Mid-Week M.E.L.A: The 1975 - I Like It When You Sleep | Lutalica

Mid-Week M.E.L.A: The 1975 – I Like It When You Sleep


MidWeek M.E.L.A: The 1975 - I Like It When You Sleep | Lutalica

The 1975 – I Like It When You Sleep has been edited by Ruhaan Shah.


“I’m challenging people to sit through an hour and 15 minutes and 17 songs that all sound completely different from each other. It’s quite an emotional investment. It’s art… the world needs this album.”

– Matty Healy, lead vocalist of The 1975.

Released on 26 February 2016, The 1975’s second studio album ‘I Like It When You Sleep, for You Are So Beautiful Yet So Unaware of It’ was topping the charts in both, the United Kingdom and the United States. When You Sleep is 17 songs long that includes three expansive ambient interludes.

Starting with the ethereal self-titled track The 1975, it mirrors the band’s internal struggle of dabbling in a new style of music while simultaneously assuring themselves that they have not lost their way in the wrath of fame. The first single Love Me is a heavy social commentary on the culture surrounding fame. On using cardboard cutouts of pop culture stars like Charlie XCX and Ed Sheeran, the frontman of The 1975, Matty Healy said to NME that,

“The (cardboard cutouts) were people who were very culturally relevant and famous. We’re not having a go at them; they’re just representative of this generation the same way that I am.”

Apart from evolving with fans, the song’s chorus is strikingly similar to The Isley Brothers’ 1969 classic; It‘s Your Thing. Dedicating a whole ballad to cocaine the third track UGH! is a lyrical treat exploring the singer’s addiction to drugs.

Moving on to my personal favourite, A Change of Heart details the stages of falling out of love with someone. It fully brims with lyrical throwbacks from their debut album. Circling back to one of The 1975’s most iconic song Robbers, the lyrics take a jab from ‘She had a face straight outta magazine/God only knows, but you’ll never leave her’ to ‘You used to have a face straight out of a magazine/Now you just look like anyone.’ A wordplay on the famous chorus from the band’s older songs The City goes from ‘Yeah if you wanna find love then you know where the city is’ to ‘I feel as though I was deceived/I never found love in the city.’ Drummer George Daniel defined the narrative song as being by far, the most simple song on their sophomore record.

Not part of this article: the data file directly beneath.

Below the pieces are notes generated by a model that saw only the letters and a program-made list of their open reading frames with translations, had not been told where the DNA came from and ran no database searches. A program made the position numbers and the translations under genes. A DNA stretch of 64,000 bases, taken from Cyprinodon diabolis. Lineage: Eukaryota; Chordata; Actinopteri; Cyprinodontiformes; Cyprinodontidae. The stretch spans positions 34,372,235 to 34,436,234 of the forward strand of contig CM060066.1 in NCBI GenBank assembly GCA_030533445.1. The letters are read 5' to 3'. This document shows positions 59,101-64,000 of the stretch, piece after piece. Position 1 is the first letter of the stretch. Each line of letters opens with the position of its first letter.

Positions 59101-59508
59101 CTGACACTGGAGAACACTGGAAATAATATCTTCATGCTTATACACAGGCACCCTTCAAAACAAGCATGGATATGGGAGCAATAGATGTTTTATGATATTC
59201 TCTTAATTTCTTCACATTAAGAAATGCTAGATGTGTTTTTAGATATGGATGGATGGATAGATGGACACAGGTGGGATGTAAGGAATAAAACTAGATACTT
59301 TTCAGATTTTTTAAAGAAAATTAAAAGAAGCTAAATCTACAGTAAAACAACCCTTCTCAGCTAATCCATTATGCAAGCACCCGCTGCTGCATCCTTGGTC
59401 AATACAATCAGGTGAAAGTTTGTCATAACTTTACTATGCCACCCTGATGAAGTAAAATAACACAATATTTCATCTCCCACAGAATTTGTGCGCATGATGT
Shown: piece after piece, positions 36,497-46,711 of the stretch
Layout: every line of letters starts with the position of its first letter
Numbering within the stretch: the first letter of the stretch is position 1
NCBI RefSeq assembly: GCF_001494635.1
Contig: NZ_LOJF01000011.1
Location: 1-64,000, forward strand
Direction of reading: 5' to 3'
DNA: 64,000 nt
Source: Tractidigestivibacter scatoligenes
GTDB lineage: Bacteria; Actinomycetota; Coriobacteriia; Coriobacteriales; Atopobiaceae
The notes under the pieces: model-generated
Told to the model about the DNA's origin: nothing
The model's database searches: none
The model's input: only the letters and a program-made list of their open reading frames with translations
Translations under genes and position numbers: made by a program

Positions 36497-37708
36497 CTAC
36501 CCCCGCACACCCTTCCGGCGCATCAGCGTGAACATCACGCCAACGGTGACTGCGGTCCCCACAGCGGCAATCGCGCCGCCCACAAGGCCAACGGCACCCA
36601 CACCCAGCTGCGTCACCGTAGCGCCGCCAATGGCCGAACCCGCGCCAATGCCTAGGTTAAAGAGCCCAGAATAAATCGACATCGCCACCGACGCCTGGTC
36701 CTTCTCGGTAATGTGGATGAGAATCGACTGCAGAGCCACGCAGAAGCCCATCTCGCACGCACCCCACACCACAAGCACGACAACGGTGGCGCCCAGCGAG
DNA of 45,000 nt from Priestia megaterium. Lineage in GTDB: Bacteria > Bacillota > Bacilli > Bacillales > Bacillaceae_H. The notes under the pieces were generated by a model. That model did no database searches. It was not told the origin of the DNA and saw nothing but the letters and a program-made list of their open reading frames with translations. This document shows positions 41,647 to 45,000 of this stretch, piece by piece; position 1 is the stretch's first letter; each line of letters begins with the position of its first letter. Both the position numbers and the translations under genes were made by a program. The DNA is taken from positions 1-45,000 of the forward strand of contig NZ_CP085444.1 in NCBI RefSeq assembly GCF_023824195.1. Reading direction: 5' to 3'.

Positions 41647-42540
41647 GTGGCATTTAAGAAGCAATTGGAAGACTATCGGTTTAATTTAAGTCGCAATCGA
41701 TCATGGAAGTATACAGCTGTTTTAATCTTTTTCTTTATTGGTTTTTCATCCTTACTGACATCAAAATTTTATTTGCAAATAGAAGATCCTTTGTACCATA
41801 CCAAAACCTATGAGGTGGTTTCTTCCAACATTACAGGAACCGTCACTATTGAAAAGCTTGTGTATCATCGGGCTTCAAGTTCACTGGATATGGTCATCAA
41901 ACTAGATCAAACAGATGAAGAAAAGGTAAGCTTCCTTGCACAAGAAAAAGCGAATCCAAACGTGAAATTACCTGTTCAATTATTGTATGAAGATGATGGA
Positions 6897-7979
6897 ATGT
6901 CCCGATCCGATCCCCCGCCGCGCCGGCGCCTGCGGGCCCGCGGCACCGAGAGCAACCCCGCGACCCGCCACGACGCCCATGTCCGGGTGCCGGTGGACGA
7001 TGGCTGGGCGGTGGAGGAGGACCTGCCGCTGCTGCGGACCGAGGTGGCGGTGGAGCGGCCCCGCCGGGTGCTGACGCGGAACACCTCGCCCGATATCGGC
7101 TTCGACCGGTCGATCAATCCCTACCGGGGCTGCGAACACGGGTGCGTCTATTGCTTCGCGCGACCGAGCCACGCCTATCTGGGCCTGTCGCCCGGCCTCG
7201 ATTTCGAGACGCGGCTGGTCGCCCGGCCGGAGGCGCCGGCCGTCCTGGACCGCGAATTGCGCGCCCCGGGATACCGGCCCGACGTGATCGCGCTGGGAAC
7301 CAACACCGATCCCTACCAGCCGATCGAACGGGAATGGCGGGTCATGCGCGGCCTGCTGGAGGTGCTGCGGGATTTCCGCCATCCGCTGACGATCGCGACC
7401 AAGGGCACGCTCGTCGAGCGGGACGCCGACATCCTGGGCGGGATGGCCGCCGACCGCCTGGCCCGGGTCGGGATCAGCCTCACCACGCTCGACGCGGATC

The fifth track She’s American compares cultural differences between The 1975 and their female American fans. The lyrics ‘And don’t fall in love with the moment/and think you’re in love with the girl’ echoes everywhere. In the sentiment of the lately released, Justin Bieber x Halsey collab The Feeling.

By delving into the gospel-styled If I Believe You, we can see the artist’s mental struggle for his lack of belief in Jesus. Following that, is the first instrumental track on the album, Please Be Naked. Initially soft, the song builds with the gradual addition of sounds and instruments before abruptly stopping. And finishing with a single bar of a repeating piano riff. Another abstract representation of the artist’s rising emotions is seen in Lostmyhead, where Facedown used the line dramatising drug overdose Lostmyhead flips the line onto Matty’s confusion in finding his brain. Cleverly following that, The Ballad of Me and My Brain revolves around the same issue of mental health. One of the album’s standouts Somebody Else premiered on Zane Lowe’s World Record on Beats Radio 1 where Matty teased that, “It’s something that talks about the guilty feelings that you don’t really like thinking about.”

Loving Someone sets itself apart from the rest of the tracks in the album being a half-rapped social observation. The band is popular for their stunning backdrop during live shows. However, in Loving Someone, a sea of rainbow washes over the room, representing the pride flag of the LGBTQ+ movement. After that is the long instrumental title track iliwys. The band employs familiar, a repetitive format of using the same lyric. Here, ‘Before you go, (please don’t go) turn the big light off’ is evident in this track too.

After that comes The Sound, one of the record’s most upbeat song. It grabs the hearts of those hungry for the band’s sleek and glittery funk. Currently, it is The 1975’s highest-charting single in the UK. The Rolling Stone named The Sound one of the 30 best songs of the first half of 2016. Moreover, in popular culture, the song appears on the soundtrack of 2016 racing video game Forza Horizon 3 and the romantic film Me Before You.

The fourteenth track on the record, This Must Be My Dream explores the complicated feelings stirred by a new relationship before it all goes sour. Immensely loved among The 1975’s fans, Paris has a certain kind of melodic sadness. Upon listening to the entire song, Paris is very likely a euphemism for cocaine and chasing the high.

The album ends with stark and affecting acoustic tracks about the death of Healy’s grandmother in Nana which has the most heartbreaking closing line ‘But I’m bereft you see/I think you can tell/I haven’t been doing too well,’ and his mother’s collapse into postnatal depression in She Lays Down.

From being voted as the Worst Band by NME Awards in 2014 to winning the Best Live Band title in 2017, The 1975 has come a long way. I Like It When You Sleep requires attentive and precise listening for full appreciation. Once you sink your teeth into the beats, it gets a grip on you. I can go on and on but in the end, like The Guardian says:

I Like It When You Sleep is an album that fancies itself as a challenging work of art, but turns out to be a collection of fantastic pop songs full of interesting, smart lyrics.”

Nidhi Shah

I have a tender spot in my heart for The 1975 and fairy lights and puffcorns.

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